Correction: An earlier version of this article stated that Juneau Composts! owner Lisa Daugherty delivers compost every two weeks. She said she delivers compost several times a year, not every two weeks.
The clock is ticking for Juneau’s landfill.
Eric Vance, the manager of Juneau’s Capitol Disposal Landfill, estimated that the landfill will likely be full in about 20-23 years unless the city finds ways to divert trash elsewhere. Then Juneau will have to start shipping its trash out of town.
One Juneau resident, Lisa Daugherty, has talked passionately about how composting food and yard waste could help extend the life of the landfill. She started her business, Juneau Composts!, in 2017 and is on the cusp of moving to a more central location.
This summer, Daugherty applied to lease City and Borough of Juneau land for her composting service (which composted an estimated 32,000 pounds of food waste in 2017). Her current location is about 25 miles out the road, making it difficult for people to come drop off food or yard waste.
Her original intent was to lease a gravel pit on Fish Creek Road on Douglas, but she said someone at the city proposed leasing a gravel pit in Lemon Creek next to Home Depot instead. Daugherty was elated at that suggestion, as that location is central, near the landfill and away from houses.
“That’s one of the reasons I wanted a centralized spot and a spot that was more industrial rather than having neighbors is because I want to accept drop-off of yard debris so people have a place to bring their brush leaves grass all that stuff,” Daugherty said.
Composting is the process of breaking down organic matter into soil. Daugherty has perfected her method over the span of 10 years, figuring out which materials are best to mix in with the waste to help speed up the decomposition process.
The Lands and Resources Committee passed a motion of support this past Monday to work on a lease with Juneau Composts! The CBJ Assembly and the Planning Commission will have their chance to consider the application and approve or deny it.
Daugherty started her business last spring with three regular customers. Now, she picks up waste from around 140 people and eight businesses in town. She processes about 1,700 pounds of waste per week, she said, and delivers batches of fresh soil to customers several times a year. People can sign up for curbside service by going to www.juneaucomposts.com.
“I think Juneau is way behind the curve in managing trash,” Daugherty said. “Twenty states have organics bans, so you can’t bring your leaves, your brush and your grass to the landfill, and we have a very finite amount of time that our landfill’s going to be open before we’re shipping our trash south like Haines and other communities. Well, what can we do to address it? There are very simple things. Composting is one of them.”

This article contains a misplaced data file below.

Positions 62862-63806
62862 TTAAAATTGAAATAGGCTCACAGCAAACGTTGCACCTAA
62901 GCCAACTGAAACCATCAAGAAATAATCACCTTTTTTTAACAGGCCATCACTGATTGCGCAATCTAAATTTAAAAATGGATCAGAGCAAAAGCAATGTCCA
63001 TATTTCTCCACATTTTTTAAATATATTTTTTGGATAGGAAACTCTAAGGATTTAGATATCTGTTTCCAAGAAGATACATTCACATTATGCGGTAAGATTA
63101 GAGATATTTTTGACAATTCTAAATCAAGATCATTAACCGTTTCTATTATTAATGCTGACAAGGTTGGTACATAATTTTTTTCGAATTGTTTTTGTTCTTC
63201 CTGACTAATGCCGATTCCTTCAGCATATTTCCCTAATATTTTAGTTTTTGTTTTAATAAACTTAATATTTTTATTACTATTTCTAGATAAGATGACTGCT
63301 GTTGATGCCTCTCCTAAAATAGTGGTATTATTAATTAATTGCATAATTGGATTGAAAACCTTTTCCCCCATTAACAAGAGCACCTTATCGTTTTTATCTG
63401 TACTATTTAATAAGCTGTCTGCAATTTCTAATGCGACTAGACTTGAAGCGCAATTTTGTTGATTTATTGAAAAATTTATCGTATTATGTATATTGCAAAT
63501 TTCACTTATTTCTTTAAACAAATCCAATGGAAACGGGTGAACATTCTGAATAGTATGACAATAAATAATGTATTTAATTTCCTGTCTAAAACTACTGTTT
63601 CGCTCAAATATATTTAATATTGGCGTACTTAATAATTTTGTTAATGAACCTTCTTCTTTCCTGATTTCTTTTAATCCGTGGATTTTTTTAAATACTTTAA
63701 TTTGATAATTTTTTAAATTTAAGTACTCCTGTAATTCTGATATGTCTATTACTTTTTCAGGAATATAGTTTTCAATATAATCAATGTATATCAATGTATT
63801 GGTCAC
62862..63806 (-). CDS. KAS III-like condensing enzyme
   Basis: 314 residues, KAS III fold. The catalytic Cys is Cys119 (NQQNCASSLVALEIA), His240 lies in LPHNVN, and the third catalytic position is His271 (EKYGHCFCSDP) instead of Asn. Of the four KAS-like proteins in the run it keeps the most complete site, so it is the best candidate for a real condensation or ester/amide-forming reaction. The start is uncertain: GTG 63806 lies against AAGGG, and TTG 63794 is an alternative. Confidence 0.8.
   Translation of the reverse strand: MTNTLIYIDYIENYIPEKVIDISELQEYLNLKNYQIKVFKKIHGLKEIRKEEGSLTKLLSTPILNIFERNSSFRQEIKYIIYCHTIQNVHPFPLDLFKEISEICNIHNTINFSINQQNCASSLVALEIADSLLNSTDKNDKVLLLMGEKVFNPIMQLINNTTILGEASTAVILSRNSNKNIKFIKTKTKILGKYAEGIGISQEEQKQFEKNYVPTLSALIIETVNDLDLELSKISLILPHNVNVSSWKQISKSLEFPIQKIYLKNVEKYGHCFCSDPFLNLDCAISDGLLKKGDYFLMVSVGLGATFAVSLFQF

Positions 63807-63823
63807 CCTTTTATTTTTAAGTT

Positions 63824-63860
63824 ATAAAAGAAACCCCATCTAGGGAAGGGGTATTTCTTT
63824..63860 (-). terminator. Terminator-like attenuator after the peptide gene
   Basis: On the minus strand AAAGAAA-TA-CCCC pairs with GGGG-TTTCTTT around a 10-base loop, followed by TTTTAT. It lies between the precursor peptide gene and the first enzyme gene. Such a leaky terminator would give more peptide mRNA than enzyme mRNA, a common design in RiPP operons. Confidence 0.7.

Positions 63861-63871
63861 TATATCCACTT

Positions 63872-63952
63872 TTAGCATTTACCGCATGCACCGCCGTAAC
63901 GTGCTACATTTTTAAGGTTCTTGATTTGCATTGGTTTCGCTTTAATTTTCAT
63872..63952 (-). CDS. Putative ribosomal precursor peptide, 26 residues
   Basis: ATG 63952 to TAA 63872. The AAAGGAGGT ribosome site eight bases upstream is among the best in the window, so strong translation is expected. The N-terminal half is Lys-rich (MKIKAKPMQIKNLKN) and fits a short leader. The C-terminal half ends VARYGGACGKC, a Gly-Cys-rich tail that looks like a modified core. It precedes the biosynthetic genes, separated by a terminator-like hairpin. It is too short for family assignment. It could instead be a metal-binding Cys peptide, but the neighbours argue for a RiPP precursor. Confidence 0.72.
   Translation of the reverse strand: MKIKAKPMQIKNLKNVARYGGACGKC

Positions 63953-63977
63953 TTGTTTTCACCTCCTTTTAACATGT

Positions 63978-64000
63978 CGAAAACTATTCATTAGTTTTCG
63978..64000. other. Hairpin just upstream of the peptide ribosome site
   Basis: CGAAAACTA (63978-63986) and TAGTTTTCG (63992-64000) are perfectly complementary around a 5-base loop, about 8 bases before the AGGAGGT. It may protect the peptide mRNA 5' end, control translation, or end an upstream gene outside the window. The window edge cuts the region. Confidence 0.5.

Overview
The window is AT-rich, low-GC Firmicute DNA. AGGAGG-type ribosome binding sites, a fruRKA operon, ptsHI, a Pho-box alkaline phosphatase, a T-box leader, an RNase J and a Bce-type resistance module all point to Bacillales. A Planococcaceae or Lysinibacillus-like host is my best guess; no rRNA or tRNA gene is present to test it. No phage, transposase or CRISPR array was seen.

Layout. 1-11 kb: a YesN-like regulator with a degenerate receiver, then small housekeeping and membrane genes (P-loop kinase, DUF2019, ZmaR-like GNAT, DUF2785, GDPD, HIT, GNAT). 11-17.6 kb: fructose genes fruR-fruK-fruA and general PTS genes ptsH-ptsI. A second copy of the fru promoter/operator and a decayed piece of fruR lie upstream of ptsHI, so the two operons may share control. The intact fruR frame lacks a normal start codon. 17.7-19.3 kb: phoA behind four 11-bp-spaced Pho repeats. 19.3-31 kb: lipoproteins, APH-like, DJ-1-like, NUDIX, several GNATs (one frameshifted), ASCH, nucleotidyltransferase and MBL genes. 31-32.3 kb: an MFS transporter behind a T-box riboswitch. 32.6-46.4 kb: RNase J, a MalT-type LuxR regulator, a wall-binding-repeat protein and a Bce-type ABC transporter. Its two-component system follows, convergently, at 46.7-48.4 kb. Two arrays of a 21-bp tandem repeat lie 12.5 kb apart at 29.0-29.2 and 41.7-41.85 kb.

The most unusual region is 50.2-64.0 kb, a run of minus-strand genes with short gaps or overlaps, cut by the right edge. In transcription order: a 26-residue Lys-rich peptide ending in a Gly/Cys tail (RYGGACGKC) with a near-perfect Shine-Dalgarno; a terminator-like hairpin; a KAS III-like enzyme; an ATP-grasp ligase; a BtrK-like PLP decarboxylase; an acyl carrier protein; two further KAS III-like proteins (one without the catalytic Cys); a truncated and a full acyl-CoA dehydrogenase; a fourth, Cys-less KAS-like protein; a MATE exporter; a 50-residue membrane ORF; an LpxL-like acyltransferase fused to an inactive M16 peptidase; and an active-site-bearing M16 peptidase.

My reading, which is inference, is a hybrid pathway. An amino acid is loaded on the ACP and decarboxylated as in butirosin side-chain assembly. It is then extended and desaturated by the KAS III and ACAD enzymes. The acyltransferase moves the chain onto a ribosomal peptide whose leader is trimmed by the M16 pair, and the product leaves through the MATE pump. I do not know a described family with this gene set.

Vance said it’s hard to estimate just how much a composting operation could extend the landfill’s lifespan, but to those trying to figure out a solution, any efforth elps. CBJ Lands Manager Greg Chaney said this would be the first time Juneauites would have a centralized location to drop off their compostable materials.
“I think everyone will agree, we need to get a handle on our solid waste stream,” Chaney said. “The landfill has a lifespan. Once we get to the end of that, we don’t really have a plan. This is a good way to extend the life of the landfill.”
Composting is listed in the CBJ’s 2016 Solid Waste Action Plan, listing the possibility of starting a composting program by 2018. That hasn’t materialized yet, but some CBJ staff members are actively encouraging people and organizations to consider composting.
Michele Elfers, the program manager for the CBJ’s Recycleworks program, has spoken to the CBJ Assembly many times in recent years about the importance of diverting waste away from the landfill. She said the city doesn’t have a composting program but she encourages people to compost on their own.
Elfers said Harborview Elementary has had a composting program in the past that city staff members have helped with, and they’re hoping to get that program back up and running. Elfers said organic waste takes up a great deal of room in the landfill, and if even some of that can go elsewhere, it would help make the landfill last.
“It’s recognized as a piece to the bigger picture,” Elfers said.
CBJ Park Maintenance Supervisor Ben Patterson estimated that the department composts a few tons a year, mostly of flowers, leaves and wood chips. Patterson said they try to repurpose as much of their waste as they can, but they just don’t have the space or time to do it on a large scale. He said he wishes the city had a centralized program to encourage people to compost more.
Juneau Composts! isn’t the only way for people to help out, as composting is easy to do at home where people can turn their leftover food into soil for their gardens.
“Everybody can just compost right where they are and then there’s a final product that’s beneficial,” Daugherty said, “and I think skipping the whole barge ride is pretty significant, and reducing carbon emissions for sure.”
• Contact reporter Alex McCarthy at 523-2271 or email@example.com. Follow him on Twitter at @akmccarthy.